Over the last 2-3 years I had several opportunities to work with teams which don’t share the same office. It comes with its own challenges, so I wanted to create a short (hopefully) post to list some of the software which proved to be useful for the remote teams collaboration. In this post I am not going to cover open source software, as it is a very different beast, but I’d rather focus on small(ish) private projects with team size of up to 5 people.
Source Versioning Control
I have tried a few different systems, including keeping the source code in a shared Dropbox folder (yes, that did happen and no, I’m not proud of it), private SVN repositories, Team Foundation Service, Bitbucket and a private Github repository.
Github is very pleasant from the coding perspective, it has a very mature UI, it is easy to make pull requests, merge and fork code, it is possible to quickly overview all of the code changes and it is very fast. All of that been said, in most of the cases Visual Studio Online would win for me for two reasons:
- It is free for teams of up to 5 people
- It combines project managements tools as well as the version control system, and having the two tools to work side by side is awesome.
Emails, phone calls, Skype, Facebook groups, Google Hangouts and Slack are the tools I have been using for the team communication. So far Slack is the winner. It allows to create different channels for different purposes, it is very easy to search the communication history, there is an insane amount of integrations with different services, it is possible and easy to share files and images and it is free unless your team is getting very big.
So far nothing managed to convince me to move away from the Google Docs. Ability for several people to work on the same document at the same time is priceless. It is very fast, easy to use and it is free.
For a long time I was a very big fan of Lucidchart. It is working fast, it allows to design any type of a diagram I could think of, it allows an online collaboration and it is very easy to use. All of this been said, I have found their current pricing model a little much, which eventually forced me to move away from Lucidchart. For better or worse I don’t need to create diagrams very often, so I might use the software for a couple of days every couple of months and then forget about it. And their restrictions on the free version of the product are rather aggressive.
So lately I have been using draw.io. It is almost as powerful as Lucidchart and it is completely free. Plus it allows to save all of the charts on Google Drive.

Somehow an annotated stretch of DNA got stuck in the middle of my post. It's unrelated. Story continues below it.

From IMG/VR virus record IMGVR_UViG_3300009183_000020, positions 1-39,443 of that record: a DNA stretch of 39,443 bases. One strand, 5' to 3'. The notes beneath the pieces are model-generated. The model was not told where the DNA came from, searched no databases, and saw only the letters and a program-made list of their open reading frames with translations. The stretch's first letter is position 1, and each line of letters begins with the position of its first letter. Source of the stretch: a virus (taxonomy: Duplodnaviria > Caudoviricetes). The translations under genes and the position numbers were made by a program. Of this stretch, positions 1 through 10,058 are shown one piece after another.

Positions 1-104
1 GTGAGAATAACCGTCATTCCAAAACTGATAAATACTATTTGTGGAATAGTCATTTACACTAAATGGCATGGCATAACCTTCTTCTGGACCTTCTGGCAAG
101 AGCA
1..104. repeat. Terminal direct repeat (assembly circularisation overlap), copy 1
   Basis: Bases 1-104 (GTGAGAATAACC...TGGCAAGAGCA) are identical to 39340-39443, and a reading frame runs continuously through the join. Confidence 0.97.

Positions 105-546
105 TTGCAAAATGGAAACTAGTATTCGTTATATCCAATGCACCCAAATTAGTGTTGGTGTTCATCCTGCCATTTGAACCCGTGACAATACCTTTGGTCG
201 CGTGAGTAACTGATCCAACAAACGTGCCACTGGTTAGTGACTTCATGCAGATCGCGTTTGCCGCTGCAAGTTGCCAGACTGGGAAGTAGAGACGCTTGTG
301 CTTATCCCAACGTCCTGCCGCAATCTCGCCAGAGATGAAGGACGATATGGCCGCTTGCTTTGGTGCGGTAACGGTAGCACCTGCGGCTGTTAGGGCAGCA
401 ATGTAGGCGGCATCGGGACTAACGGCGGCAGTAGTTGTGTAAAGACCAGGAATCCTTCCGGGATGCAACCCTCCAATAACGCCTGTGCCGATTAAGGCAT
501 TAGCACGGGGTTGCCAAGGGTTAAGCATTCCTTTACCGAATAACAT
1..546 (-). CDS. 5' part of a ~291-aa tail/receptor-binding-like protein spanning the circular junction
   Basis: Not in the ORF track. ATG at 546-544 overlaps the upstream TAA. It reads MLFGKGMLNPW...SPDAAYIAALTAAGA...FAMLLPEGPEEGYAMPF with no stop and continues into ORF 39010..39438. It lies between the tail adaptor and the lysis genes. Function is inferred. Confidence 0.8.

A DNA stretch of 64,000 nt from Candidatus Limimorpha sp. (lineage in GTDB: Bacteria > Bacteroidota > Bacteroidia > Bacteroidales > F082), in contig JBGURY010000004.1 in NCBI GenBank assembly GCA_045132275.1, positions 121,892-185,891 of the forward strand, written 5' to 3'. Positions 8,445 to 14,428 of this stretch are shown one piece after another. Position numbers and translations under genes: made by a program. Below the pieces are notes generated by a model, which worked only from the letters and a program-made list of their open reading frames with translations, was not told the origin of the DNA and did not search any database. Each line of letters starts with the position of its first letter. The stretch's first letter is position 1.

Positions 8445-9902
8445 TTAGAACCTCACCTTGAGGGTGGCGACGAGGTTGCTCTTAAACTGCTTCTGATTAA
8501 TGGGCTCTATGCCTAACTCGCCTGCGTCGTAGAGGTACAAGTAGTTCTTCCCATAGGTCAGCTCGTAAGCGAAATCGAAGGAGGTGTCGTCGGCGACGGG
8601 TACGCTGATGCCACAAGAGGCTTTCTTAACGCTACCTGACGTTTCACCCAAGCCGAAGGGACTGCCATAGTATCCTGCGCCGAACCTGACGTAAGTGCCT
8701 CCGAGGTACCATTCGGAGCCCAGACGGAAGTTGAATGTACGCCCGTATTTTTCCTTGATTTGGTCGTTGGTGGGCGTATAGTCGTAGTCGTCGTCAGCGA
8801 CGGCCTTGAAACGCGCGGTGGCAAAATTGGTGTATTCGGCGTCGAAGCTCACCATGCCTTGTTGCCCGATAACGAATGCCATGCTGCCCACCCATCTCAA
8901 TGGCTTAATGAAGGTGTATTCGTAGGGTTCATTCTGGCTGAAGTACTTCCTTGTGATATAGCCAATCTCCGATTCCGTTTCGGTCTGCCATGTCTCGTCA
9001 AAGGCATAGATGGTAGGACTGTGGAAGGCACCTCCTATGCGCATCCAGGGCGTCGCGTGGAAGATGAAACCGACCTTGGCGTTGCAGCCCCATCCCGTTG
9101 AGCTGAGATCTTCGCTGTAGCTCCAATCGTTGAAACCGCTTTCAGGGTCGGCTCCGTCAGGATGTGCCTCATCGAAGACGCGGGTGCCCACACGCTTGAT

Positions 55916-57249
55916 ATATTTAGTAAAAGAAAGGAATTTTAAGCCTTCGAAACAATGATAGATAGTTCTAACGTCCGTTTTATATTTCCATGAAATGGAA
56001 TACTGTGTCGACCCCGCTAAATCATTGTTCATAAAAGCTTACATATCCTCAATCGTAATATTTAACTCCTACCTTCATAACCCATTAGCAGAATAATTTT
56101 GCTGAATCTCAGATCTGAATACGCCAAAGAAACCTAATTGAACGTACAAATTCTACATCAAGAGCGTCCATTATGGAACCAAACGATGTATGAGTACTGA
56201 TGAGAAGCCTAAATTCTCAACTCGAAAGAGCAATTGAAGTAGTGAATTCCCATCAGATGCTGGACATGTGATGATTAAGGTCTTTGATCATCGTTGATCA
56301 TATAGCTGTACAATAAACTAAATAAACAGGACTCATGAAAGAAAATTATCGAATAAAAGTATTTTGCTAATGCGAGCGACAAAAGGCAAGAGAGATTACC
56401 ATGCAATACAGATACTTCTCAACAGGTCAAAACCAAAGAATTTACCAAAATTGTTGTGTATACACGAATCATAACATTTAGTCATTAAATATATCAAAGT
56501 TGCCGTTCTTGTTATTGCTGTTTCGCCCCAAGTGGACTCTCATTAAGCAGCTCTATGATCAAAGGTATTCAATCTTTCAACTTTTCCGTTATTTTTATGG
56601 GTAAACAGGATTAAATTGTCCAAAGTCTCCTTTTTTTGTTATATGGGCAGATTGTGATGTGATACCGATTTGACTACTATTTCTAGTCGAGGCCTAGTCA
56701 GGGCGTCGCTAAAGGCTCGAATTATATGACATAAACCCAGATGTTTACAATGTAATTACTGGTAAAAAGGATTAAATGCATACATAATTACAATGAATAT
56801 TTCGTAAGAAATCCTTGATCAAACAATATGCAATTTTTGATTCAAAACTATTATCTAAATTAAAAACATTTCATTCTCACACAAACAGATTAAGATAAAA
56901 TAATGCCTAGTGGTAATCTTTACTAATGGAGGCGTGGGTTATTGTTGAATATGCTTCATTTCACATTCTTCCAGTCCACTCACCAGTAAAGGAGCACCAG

I don’t have to say too much on this topic. Invision does everything I could ask from a design software. At times I find it unnecessary hard to use, but maybe that’s because I’m not spending too much time in it.
Researching a good project management software was one of my assignments at the university a few years back. I have tried a lot of different applications some of which are better than others, but I’m yet to find one I would fell in love with. Visual Studio Online is my current tool of choice. Mainly because it is in the cloud and it is free for small team.
Continues Integration System
Argh, CI is something we should use a lot more often than we do. The amount of times something is working on one machine, but not the other is too high and CI could totally resolve this problem. Unfortunately I’m yet to find an easy to setup solution with low overhead. The best I have found so far is a standalone installation of TeamCity. It does require a lot of resources and setting it up to work in a cloud is not as straight forward as I’d like it to be.
Source of Truth
It is very easy to get lost when so many different tools are used. Personally I found it incredibly valuable to have a website to store all of the build artefacts including exported versions of documents, wireframes, designs, copies of diagrams, application builds, etc, all stored in one easily accessible and secured location. WordPress is my GoTo engine whenever I need to create a website. It doesn’t take longer than a couple of hours to setup a brand new website from scratch and start storing the documentation.